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Hunter groups sue DNR over coyote season decision

A new regulation on coyote hunting has spurred lawsuits from hunter organizations hoping to keep the practice unrestricted year-round.

The 4-2 vote from the Michigan Natural Resources Commission, a governor-appointed body within the DNR, banned coyote hunting season from April 16 to July 14. Since 2016, the season has lasted throughout the entire year.

The decision has spurred impassioned comments from hunters and lawsuits from two Michigan sportsmen associations. The Michigan United Conservation Clubs sued the commission in Ingham County, while the Michigan Trappers and Predator Callers filed suit in Mackinac County.

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Amy Trotter, CEO of the MUCC, said that many hunters against the measure don’t have a specific affinity to coyote hunting. Instead, they take issue with what they see as a decision based on public opinion, rather than scientific evidence.

“Unfortunately in this case, when they chose to close part of the coyote season, they actually relied on public perception,” she said. “And that is not something that our membership can support because we want these decisions made based on biology, based on good information and data and not public perception.”

Trotter and her organization argue that the commission’s decision is in violation of Proposal G, a ballot initiative passed in 1996 which requires the commission to make decisions based on “sound scientific management” principles.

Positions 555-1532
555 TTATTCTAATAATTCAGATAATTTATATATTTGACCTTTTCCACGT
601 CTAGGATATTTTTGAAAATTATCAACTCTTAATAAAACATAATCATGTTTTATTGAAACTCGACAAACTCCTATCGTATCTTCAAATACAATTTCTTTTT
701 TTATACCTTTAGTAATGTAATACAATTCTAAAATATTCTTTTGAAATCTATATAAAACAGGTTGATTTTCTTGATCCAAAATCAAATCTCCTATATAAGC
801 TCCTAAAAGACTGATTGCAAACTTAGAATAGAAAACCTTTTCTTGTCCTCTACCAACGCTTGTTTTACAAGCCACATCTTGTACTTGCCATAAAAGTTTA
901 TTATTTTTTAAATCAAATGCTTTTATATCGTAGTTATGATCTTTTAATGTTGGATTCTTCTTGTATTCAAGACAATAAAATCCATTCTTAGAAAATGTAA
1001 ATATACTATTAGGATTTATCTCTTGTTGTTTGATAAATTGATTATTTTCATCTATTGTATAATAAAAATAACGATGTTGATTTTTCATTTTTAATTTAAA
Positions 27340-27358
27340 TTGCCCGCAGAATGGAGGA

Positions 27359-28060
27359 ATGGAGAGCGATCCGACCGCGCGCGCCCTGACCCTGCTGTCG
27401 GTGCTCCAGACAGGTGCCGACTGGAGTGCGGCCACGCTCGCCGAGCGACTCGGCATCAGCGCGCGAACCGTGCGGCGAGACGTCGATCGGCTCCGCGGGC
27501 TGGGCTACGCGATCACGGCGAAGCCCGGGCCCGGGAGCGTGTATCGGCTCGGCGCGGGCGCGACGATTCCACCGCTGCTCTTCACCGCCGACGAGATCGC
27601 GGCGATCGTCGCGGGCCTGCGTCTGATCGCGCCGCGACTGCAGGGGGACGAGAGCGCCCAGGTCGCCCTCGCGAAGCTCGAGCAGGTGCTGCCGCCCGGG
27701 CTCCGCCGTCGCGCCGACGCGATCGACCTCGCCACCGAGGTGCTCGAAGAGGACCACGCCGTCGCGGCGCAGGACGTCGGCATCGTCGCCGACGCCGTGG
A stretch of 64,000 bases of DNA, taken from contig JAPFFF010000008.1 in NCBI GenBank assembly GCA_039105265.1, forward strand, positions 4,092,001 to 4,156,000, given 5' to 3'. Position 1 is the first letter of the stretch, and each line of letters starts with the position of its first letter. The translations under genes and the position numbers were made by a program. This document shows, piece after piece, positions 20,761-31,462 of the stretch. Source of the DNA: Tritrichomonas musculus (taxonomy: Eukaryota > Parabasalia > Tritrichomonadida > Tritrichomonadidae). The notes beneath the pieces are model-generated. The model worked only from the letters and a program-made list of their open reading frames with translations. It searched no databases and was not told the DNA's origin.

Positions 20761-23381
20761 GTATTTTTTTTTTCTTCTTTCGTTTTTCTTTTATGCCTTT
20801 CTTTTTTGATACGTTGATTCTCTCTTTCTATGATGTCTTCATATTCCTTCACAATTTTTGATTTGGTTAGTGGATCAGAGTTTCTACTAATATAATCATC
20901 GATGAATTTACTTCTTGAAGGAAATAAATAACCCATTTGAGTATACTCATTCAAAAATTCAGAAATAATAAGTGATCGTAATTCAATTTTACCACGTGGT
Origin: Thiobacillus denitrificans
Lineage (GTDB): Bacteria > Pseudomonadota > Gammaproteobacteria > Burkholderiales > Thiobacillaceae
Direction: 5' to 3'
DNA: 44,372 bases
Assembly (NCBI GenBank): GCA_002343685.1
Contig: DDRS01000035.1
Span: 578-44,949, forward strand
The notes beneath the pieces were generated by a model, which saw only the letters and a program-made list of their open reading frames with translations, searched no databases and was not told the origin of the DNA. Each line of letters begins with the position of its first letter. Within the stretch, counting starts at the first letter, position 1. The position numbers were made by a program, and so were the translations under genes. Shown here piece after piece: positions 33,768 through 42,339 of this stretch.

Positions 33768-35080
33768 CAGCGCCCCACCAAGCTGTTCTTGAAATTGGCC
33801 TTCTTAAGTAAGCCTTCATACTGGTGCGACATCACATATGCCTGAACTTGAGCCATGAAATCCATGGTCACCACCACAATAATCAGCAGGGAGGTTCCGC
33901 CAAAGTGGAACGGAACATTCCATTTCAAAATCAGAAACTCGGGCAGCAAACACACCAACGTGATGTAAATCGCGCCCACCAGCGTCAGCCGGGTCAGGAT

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But a majority of the board’s seven members felt that the decision was properly influenced by science, or lack thereof. The DNR has maintained that the decision would be population-neutral, meaning the coyote population wouldn’t significantly change if the proposal were rejected or adopted.

Tom Baird, chair of the commission, said before his vote that other legitimate considerations could be considered in wildlife decisions, and since the proposal didn’t have a significant scientific consideration, public opinion could be included.

“It does not tell us what to do when science is neutral — as is in a case like this, where a regulation change will not help or hurt the resource in any way,” he said.

Baird used a similar argument in saying that opening day should be kept on Nov. 15, despite no scientific basis for that specific date.

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Some outside of the hunting community have said that coyotes should be left alone in the spring and early summer, the time of year when female coyotes may be pregnant and pups have been recently born. Trotter said that while the practice may seem grisly to some, it should be left to hunters themselves to influence wildlife regulations.

“I want to be really clear that this isn’t Disney,” she said. “We manage coyotes through hunting, it is a lethal control mechanism. But that has not had any kind of impact biologically on the population.”

The regulation is set to go into effect this month unless a court takes action on the matter before then. Nuisance hunting of coyotes is still allowed year-round.

The DNR declined to comment on the issue since it involved pending litigation.

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